My Next Energy Trade

Commodity prices have rebounded sharply since the financial crisis, causing widespread cost inflation and wreaking havoc on companies' gross margins. One commodity that has failed to rebound, however, has been natural gas here in the U.S., which is stuck around the same low level from 2009. This has caused much pain to natural-gas producers, but some low-cost providers have managed to continue to perform well despite the environment.

For my next trade, I've decided to buy long-term call options on Ultra Petroleum (NYS: UPL) , one of the low-cost producers of natural gas. This is a bullish strategy in which we hope that the stock price is driven higher before the call expires. It's also a way to participate in the upside of the stock without putting as much capital at risk, though it does risk total capital loss if the stock doesn't go up within my time frame. Specifically, I have chosen to purchase January 2014 $25 calls on Ultra Petroleum.

The business
Ultra's main producing assets are 54,000 net acres in the Pinedale and Jonah Fields in Wyoming, and 260,000 net acres in the Marcellus Shale in Pennsylvania. Both the Wyoming and Pennsylvania acreage produce predominantly natural gas. As of the end of last year, the PV-10 of its proved reserves was $5 billion, based on a gas price of $4.05 per mcf. At $5 and $6, the value of the proved reserves goes up to $8.7 billion and $11.6 billion, respectively, which compares favorably with its market cap of just $4.7 billion.

While oil and gas companies cannot control the price of the commodities they sell, they can certainly contain costs on their end. In that arena, Ultra has been performing excellently. From 2007 to 2010, Ultra lowered its spud to total depth from 35 days to less than 15 days in the Pinedale Field. That means it now drills wells more than twice as fast as it did in 2007. This has contributed to well costs lowering in the Pinedale from more than $6 million in 2007 to less than $5 million in 2010.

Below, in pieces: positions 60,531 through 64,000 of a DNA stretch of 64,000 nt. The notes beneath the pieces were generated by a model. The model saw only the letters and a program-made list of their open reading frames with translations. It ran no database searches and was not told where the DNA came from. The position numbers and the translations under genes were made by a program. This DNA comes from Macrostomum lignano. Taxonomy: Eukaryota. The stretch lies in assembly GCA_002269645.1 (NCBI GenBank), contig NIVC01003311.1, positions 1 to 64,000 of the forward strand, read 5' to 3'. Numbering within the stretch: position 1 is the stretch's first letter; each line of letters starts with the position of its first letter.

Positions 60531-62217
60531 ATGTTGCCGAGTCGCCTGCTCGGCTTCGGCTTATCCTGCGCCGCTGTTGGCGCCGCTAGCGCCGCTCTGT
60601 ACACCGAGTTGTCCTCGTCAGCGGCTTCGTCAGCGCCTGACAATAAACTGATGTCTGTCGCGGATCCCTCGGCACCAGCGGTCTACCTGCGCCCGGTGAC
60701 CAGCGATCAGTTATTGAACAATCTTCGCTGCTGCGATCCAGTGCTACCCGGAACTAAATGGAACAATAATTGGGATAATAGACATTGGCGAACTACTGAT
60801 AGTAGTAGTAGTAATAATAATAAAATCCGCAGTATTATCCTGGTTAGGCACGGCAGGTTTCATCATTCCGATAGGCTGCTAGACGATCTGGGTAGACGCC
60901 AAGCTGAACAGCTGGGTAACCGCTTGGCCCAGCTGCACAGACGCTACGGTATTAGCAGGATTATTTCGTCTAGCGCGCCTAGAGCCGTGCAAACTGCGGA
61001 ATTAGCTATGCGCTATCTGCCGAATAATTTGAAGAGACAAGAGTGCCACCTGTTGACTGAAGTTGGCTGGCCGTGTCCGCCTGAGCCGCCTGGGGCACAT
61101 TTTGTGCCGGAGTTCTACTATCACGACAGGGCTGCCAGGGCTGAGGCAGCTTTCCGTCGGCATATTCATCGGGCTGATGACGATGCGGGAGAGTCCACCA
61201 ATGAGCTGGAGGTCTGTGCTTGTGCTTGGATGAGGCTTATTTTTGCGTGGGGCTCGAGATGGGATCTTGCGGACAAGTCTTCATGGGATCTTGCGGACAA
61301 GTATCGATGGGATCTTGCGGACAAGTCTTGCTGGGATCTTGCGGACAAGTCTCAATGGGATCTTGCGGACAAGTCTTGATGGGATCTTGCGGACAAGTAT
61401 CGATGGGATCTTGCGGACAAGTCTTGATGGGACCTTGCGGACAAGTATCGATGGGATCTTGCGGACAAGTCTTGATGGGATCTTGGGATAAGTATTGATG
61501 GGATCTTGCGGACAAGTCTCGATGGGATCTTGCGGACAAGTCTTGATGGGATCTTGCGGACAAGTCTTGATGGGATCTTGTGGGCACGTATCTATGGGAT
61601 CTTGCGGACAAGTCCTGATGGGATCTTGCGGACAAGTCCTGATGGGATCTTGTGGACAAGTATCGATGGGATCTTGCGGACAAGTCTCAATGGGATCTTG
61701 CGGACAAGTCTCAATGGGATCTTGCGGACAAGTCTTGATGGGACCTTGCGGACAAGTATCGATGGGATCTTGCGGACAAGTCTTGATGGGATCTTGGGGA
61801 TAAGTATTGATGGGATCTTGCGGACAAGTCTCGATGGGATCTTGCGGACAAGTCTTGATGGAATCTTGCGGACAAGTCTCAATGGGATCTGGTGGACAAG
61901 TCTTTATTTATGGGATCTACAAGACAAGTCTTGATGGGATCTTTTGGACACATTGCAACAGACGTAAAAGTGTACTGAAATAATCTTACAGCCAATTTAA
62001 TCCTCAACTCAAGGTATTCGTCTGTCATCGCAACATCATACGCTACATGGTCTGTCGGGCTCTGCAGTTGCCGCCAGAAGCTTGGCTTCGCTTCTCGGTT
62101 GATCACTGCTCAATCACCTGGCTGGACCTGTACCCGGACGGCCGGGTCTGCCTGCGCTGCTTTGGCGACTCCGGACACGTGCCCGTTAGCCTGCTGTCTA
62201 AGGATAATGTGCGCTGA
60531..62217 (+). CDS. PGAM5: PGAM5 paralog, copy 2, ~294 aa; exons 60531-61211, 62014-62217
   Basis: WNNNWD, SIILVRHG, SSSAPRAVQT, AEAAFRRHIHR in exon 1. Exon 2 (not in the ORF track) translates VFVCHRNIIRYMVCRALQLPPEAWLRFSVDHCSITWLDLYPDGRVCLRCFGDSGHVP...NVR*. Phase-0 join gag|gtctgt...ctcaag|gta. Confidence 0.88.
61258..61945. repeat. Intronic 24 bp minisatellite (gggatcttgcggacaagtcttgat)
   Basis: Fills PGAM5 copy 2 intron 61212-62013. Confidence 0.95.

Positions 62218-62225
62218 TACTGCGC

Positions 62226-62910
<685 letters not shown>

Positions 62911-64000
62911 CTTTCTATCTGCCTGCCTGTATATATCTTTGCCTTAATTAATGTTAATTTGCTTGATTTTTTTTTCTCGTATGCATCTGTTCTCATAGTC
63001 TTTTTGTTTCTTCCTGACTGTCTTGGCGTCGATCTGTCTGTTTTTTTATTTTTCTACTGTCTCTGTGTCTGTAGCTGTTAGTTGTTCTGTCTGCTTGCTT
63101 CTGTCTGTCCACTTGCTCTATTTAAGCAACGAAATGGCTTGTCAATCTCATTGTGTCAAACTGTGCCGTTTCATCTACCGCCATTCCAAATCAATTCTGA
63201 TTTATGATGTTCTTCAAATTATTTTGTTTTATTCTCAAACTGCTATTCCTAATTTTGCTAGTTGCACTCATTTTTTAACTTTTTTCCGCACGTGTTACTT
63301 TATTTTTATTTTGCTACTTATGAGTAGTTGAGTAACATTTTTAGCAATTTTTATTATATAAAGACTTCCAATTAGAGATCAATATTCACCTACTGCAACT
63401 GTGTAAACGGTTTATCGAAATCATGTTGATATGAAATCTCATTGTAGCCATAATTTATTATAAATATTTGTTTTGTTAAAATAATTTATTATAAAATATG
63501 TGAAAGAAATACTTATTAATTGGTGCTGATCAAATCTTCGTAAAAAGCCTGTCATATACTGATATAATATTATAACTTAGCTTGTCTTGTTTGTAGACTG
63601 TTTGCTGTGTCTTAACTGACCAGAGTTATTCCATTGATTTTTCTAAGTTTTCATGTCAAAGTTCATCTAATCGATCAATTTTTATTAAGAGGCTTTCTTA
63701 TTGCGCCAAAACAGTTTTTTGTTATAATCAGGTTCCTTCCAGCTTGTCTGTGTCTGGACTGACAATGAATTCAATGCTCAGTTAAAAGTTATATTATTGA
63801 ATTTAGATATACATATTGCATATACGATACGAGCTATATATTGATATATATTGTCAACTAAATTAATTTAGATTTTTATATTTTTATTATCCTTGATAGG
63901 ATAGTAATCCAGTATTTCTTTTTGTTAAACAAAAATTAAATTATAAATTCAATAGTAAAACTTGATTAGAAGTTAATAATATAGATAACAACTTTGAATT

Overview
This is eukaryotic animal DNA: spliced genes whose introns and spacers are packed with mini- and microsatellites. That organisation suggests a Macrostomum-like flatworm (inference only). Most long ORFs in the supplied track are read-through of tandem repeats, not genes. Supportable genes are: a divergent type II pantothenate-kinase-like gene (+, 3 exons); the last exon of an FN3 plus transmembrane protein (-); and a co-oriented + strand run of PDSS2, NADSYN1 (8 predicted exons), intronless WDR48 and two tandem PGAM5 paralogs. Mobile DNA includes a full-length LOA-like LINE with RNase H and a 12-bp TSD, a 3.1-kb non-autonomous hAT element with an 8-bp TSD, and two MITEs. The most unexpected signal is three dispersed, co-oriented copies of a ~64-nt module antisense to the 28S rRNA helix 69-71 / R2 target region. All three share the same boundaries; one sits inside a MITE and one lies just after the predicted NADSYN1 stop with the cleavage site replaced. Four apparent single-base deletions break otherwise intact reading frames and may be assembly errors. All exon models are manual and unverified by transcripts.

Controlled costs and capital discipline have led to Ultra becoming one the industry's low-cost leaders of natural gas, allowing Ultra to produce strong cash flows even with $4 natural gas. In 2010, its all-in costs were $2.68 per mcfe, well below the mean of $5.62 per mcfe. More recently, with cost inflation a strong concern among oil and gas companies, Ultra still managed to clock in with a total cost of $2.78 per mcfe in the third quarter.

It's also important to note that Ultra has 129.1 bcf of production for 2012 hedged at an average price of $5.02. Based on how much Ultra spends on drilling capex next year, that's between 44% and 52% of next year's production. In other words, this company, with costs less than $3, has hedged roughly half of next year's production at $5. Looking further out, I expect the company to hedge for gains in 2013 as well.

Diversifying into oil
One big reason for low natural gas prices is the shale gas boom -- emerging plays such as the Marcellus, Barnett, and Haynesville have massively increased companies' reserves. Baker Hughes (NYS: BHI) , one of the largest oil-field-service companies, recently revealed a chart of the largest oil and gas fields in the world as measured by reserves. The Marcellus and Haynesville shales were sixth and eighth on that list, respectively, showing the massive effects of these gas discoveries.

Natural gas consumption is up almost 10% in the U.S. over the past five years, but such huge increases in supply without a proportionate increase in demand is likely to be a drag on prices. This can be relieved by a few factors, such as companies drilling for oil instead of gas, companies easing their drilling programs once they're done preserving their leaseholds (use it or lose it), and using new sources of demand such as liquefied natural gas exports, natural gas power plants, and increased natural gas usage in vehicle fleets.